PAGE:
“Bite-Size Bits of Local, National, and Global History”
“Bite-Size Bits of Local, National, and Global History”
Near Garfield in Benton County, Arkansas — The American South (West South Central)

They Passed This Way

Trail of Tears National Historic Trail


— National Trails System —

They Passed This Way Marker image. Click for full size.
By Craig Swain, August 30, 2010
1. They Passed This Way Marker
Inscription.  "Long time we travel on way to new land.... Womens cry... Children cry and men cry...but they say nothing and just put heads down and keep on go towards West. Many days pass and people die very much."
-Recollection of a survivor of the Trail of Tears

The Trail of Tears - Land Route
After passage of the Indian Removal Act of 1830, the United States government forced tens of thousands of American Indians to leave their ancestral lands in the southeast for new homes in Indian Territory (present-day Oklahoma). They traveled over established land and water routes, all of which led through Arkansas. Rather than risk disease and other hazards of summer travel, many groups left in the fall and faced, instead, treacherous winter weather. Thousands died during the ordeal - remembered today as the Trail of Tears.

Despite the hardships of the journey, the people of the five tribes of the Southeast established new lives in the West. They stand now as successful sovereign nations, proudly preserving cultural traditions, while adapting to the challenges of the 21st century.

Federal Indian Removal
In the 1830s, the
Trail Map image. Click for full size.
By Craig Swain, August 30, 2010
2. Trail Map
Click or scan to see
this page online
federal government forcibly removed approximately 16,000 Cherokee, 21,000 Muscogee (Creek), 9,000 Choctaw, 6,000 Chickasaw, and 4,000 Seminole from the southeastern United States.

Federal Indian removal policy aroused fierce and bitter debate. Supporters of the policy claimed it was a benevolent action to save the tribes east of the Mississippi River from being overwhelmed and lost in the onslaught of an expanding American population. Opponents decried its inhumanity and the tragic consequences it would have for the Indian peoples. One thing was certain: removal freed millions of acres of Indian lands for use by American settlers.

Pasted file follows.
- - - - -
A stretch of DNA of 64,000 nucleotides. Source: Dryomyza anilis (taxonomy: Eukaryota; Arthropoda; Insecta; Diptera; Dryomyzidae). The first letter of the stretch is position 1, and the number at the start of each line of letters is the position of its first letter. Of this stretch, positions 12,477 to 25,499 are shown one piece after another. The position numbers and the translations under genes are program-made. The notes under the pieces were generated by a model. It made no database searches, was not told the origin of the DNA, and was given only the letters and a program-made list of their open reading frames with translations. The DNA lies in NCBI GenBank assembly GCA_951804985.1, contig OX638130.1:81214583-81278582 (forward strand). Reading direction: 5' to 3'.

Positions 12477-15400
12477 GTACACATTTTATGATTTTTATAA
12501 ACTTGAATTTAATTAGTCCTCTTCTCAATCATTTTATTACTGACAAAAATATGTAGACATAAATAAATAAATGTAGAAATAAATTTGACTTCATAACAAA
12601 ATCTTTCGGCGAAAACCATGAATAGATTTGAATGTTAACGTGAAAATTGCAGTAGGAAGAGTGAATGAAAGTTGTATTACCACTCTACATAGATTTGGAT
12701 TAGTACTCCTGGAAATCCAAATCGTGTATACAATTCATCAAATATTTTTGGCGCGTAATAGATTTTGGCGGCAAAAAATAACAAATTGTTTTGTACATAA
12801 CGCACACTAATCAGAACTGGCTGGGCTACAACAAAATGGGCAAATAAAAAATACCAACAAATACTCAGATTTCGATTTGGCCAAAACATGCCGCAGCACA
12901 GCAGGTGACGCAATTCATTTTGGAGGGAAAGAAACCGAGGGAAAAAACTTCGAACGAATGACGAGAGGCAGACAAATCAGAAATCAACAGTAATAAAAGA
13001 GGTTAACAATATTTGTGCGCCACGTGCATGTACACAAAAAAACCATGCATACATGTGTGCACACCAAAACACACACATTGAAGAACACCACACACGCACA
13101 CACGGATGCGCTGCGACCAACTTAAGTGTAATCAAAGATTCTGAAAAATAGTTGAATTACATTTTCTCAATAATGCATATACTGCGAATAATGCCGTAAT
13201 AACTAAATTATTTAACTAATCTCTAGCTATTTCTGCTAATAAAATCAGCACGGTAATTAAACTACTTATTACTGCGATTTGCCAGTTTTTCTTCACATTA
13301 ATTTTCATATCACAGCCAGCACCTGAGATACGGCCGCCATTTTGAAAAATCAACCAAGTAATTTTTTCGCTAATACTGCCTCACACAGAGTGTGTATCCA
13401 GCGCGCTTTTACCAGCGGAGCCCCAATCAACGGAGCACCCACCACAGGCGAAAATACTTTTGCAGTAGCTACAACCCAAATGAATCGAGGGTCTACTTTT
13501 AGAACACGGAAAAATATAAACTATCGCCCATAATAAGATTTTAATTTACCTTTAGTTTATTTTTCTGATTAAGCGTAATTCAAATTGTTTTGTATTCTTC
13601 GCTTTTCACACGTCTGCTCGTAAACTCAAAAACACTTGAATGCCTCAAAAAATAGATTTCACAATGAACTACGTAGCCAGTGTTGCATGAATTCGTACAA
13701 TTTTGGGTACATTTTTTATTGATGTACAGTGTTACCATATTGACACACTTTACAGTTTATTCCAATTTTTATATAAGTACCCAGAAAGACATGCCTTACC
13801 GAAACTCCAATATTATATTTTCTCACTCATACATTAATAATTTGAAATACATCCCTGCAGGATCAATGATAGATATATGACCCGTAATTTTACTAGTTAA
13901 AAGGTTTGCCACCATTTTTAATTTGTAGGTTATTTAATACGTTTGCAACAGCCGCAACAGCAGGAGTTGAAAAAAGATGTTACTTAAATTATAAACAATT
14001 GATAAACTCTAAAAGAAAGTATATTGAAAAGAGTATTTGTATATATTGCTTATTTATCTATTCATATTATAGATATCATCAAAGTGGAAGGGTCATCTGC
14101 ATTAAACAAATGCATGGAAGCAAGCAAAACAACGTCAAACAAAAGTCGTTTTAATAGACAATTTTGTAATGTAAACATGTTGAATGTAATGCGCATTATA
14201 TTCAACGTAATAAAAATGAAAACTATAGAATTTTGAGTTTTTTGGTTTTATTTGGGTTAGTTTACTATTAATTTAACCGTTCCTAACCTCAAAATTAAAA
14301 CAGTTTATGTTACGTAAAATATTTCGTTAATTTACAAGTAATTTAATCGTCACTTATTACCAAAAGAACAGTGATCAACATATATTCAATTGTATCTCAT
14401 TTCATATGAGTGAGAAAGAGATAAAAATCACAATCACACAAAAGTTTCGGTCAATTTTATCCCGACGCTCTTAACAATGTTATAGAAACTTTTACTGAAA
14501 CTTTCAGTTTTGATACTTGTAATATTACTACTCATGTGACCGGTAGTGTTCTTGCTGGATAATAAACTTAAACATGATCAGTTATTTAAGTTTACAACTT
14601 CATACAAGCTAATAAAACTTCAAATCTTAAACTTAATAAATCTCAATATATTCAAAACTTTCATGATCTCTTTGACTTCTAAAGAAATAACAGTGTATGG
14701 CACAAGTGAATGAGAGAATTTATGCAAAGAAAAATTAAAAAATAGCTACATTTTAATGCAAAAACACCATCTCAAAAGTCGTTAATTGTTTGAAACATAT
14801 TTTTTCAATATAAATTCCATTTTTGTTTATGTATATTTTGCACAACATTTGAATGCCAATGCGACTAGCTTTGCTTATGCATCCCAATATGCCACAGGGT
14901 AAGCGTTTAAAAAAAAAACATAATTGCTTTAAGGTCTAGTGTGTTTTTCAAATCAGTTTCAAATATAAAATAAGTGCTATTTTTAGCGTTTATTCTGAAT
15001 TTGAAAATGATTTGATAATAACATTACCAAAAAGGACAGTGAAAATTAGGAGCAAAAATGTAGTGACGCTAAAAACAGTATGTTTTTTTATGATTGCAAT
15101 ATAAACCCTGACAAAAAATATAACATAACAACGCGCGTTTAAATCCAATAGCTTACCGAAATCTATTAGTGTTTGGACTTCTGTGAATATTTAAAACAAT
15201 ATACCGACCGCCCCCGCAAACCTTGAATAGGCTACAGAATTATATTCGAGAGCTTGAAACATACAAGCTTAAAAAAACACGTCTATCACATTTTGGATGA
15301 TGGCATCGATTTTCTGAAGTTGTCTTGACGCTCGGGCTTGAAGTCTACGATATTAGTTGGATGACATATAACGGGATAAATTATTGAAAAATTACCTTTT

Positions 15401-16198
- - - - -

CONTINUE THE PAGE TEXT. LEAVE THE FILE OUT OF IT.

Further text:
Trail of Tears National Historic Trail
In 1987, to commemorate this tragic chapter in American history, the United States Congress designated the primary land and water routes of the Cherokee removal as the Trail of Tears National Historic Trail.

Today the National Park Service partners with the southeastern tribes; the Trail of Tears Association and other non-government organizations; federal, state, and local agencies; and private landowners to foster the appreciation and preservation of historic sites and segments and to tell the story of forced removal of the Cherokee people and other American Indian tribes.

You can visit certified sites, segments, and interpretive facilities along the Trail of Tears National
Trail of Tears Stop image. Click for full size.
By Craig Swain, August 30, 2010
3. Trail of Tears Stop
Historic Trail by following the Auto Tour Route. Look for the official trail logo along the way. For further information, see:
Erected by Department of Arkansas Heritage, Arkansas State Parks, and National Park Service.
Topics and series. This historical marker is listed in this topic list: Native Americans. In addition, it is included in the Trail of Tears series list. A significant historical year for this entry is 1830.
Location. 36° 26.555′ N, 94° 1.766′ W. Marker is near Garfield, Arkansas, in Benton County. Marker is on Military Park Road (County Road 65). Located at stop one, Trail of Tears, on the driving tour of Pea Ridge National Military Park. Touch for map. Marker is in this post office area: Garfield AR 72732, United States of America. Touch for directions.
Other nearby markers. At least 8 other markers are within walking distance of this marker. The Enemy Is Behind Us! (approx. 0.2 miles away); U.S. Army Headquarters 1862 (approx. 0.2 miles away); City of Soldiers (approx. 0.2 miles away); Getting Ready To Fight (approx. 0.2 miles away); That Beautiful Charge (approx. 0.4 miles away); "Dat De Shpot, Sergent!" (approx. 0.4 miles away); A Perfect Storm of Shot and Shell (approx. 0.6 miles away); Confederate Sunset (approx. 0.6 miles away). Touch for a list and map of all markers in Garfield.
Also see . . .  Trail of Tears National Historic Trail. (Submitted on September 7, 2010, by Craig Swain of Leesburg, Virginia.)
Trail Sign image. Click for full size.
By Craig Swain, August 30, 2010
4. Trail Sign
The sign indicates a distance of 60 miles on toward Woodhall's Depot (Westville), OK, and 720 miles back to Fort Cass (Charleston), TN.
Trail Path image. Click for full size.
By Craig Swain, August 30, 2010
5. Trail Path
The park trail is the remnant of the old Telegraph Road which was used by the Indians on the Trail of Tears. The same road was used for the Butterfield Overland Stage from 1857 to 1861. And the road was used by both armies during the Civil War.
Credits. This page was last revised on June 16, 2016. It was originally submitted on September 7, 2010, by Craig Swain of Leesburg, Virginia. This page has been viewed 1,514 times since then and 15 times this year. Photos:   1, 2, 3, 4, 5. submitted on September 7, 2010, by Craig Swain of Leesburg, Virginia.

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Jul. 29, 2021